I’m Juho, a 25 year old student of Digital cultures in University of Turku and currently doing my Erasmus exchange year at Bath Spa Uni in the UK. My studies are focused in the study of internet and social media as cultural platforms, as well as everyday life’s digitalization. I’m very interested in the fact that computers started as pure computers back in the day, and as time went on they specialised in to various gadgets and machines which had their own purposes and ways of use. However I see that we are technologically going back to having more universal machines that adapt to our ways of life. The differences between phones, tablets, phablets and laptops have already started to blur very much in just a couple of years. I’m excited to see what the future holds!
Actually saying that we’re “technologically going back” is not right at all. Computers started as machines with very strict and limited purpose: doing one specific type of calculations. And now they’re becoming more versatile. There were NEVER any computers as versatile as 2in1 tablets.
Sorry, I need to clarify myself :)! What I meant was that during 2000’s we’ve seen many of the aspects of a computer getting assimilated to smaller products with a very spesific purpose of use, phones and tablets especially. And now the special features of these smaller devices are being combined into the basic computers, for example let’s say better mobility and touch screens or just by making phone calls with it. Even the construct of television has been revolutionised by streaming services and online TV. In a way computers have given alot to the evolving tech around them and now the useful bits from specialised tech such as smartphones are leaking back into the basic computer. Tech imoroves not only itself, but other tech around also. This way I see we might be heading towards a more universal device/computer, a 3in1 or 4in1 computer. I hope this helped to open my line of thought
Thanks for the explanation, I think it makes sense you’re right that different types of computers are being unified and I’m waiting impatiently for what the future holds. I had posted my vision of “phabtop” somewhere in the what’s next category. Imagine Surface Book, but with a detachable handheld smartphone that can be used very comfortably in one hand (maybe between 4" and 4.5"), and if you need a bigger screen, you plug in the tablet part. If you need more power, you plug in the keyboard part. The biggest limitation right now seems to be the CPU. The current models are either too weak, or produce too much heat and require too much power for current batteries. Some people are saying that batteries are the most limiting factor, but I’d say that a bigger battery can be added by making the phone thicker, but nothing can solve the overheating issue.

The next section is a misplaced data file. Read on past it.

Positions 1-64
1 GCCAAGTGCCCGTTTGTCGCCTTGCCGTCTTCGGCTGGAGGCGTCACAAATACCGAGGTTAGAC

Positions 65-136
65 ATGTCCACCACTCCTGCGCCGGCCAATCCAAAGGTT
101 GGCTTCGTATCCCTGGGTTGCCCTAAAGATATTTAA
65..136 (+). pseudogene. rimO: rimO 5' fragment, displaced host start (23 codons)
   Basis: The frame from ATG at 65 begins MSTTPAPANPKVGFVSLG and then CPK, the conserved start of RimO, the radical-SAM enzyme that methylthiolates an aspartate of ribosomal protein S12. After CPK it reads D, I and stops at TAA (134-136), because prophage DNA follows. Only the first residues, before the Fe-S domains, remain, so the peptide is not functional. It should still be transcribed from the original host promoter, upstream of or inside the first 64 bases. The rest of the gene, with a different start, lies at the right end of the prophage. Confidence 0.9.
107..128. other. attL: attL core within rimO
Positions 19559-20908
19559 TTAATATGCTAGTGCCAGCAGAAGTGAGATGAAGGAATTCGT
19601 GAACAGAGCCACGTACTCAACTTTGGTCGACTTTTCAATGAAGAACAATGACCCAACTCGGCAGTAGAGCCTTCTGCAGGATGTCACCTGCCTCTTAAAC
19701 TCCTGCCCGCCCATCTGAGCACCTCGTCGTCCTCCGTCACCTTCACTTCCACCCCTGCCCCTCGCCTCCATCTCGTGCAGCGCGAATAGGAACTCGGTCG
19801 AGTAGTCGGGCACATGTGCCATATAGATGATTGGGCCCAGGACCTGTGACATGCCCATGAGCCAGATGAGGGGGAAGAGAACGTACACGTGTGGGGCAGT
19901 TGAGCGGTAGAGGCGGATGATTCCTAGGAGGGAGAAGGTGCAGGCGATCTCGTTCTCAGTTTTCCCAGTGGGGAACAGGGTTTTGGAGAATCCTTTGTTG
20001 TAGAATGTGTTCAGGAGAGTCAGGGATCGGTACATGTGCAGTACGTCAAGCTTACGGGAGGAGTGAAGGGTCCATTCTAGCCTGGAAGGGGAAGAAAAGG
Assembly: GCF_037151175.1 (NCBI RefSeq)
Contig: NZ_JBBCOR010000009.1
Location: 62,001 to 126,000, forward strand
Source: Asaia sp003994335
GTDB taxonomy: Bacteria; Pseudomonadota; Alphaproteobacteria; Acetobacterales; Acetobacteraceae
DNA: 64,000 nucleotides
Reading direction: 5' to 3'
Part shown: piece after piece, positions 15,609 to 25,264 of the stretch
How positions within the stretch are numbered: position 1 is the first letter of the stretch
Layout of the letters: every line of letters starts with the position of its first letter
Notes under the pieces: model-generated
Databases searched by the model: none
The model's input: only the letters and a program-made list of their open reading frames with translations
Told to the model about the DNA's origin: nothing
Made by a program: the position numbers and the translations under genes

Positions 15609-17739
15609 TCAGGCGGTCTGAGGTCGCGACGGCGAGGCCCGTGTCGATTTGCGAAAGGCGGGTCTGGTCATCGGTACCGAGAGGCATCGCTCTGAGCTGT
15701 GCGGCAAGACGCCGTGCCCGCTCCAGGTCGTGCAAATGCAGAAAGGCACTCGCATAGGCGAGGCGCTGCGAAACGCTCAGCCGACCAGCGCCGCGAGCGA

Oh, I remember that Asus thing. But it wasn’t really a true computer, because it was a relatively low-end phone (even for that time) powering the whole thing, and the tablet/laptop (I think the keyboard wasn’t even detachable) didn’t provide any extra computing power.
What I meant was that the keyboard would give graphical computing power just like Surface Book does. And both the tablet and keyboard parts would have extra batteries inside.
And the phone of course needs to have an Intel Core processor with full Windows running on it. It should be relatively easy to write a Metro app to use as dialer, since I know there are desktop apps that can write SMS. Maybe even port the Windows Phone’s default dialer app, with Microsoft’s help.
Right now I can’t find where I posted the original idea, but I also included it in this thread:
I think they also had a similar device but it was a laptop. That was before tablets became popular. But yeah, something like that. Except that I’d never even consider buying a tablet if it can’t do actual computer stuff (a.k.a Windows)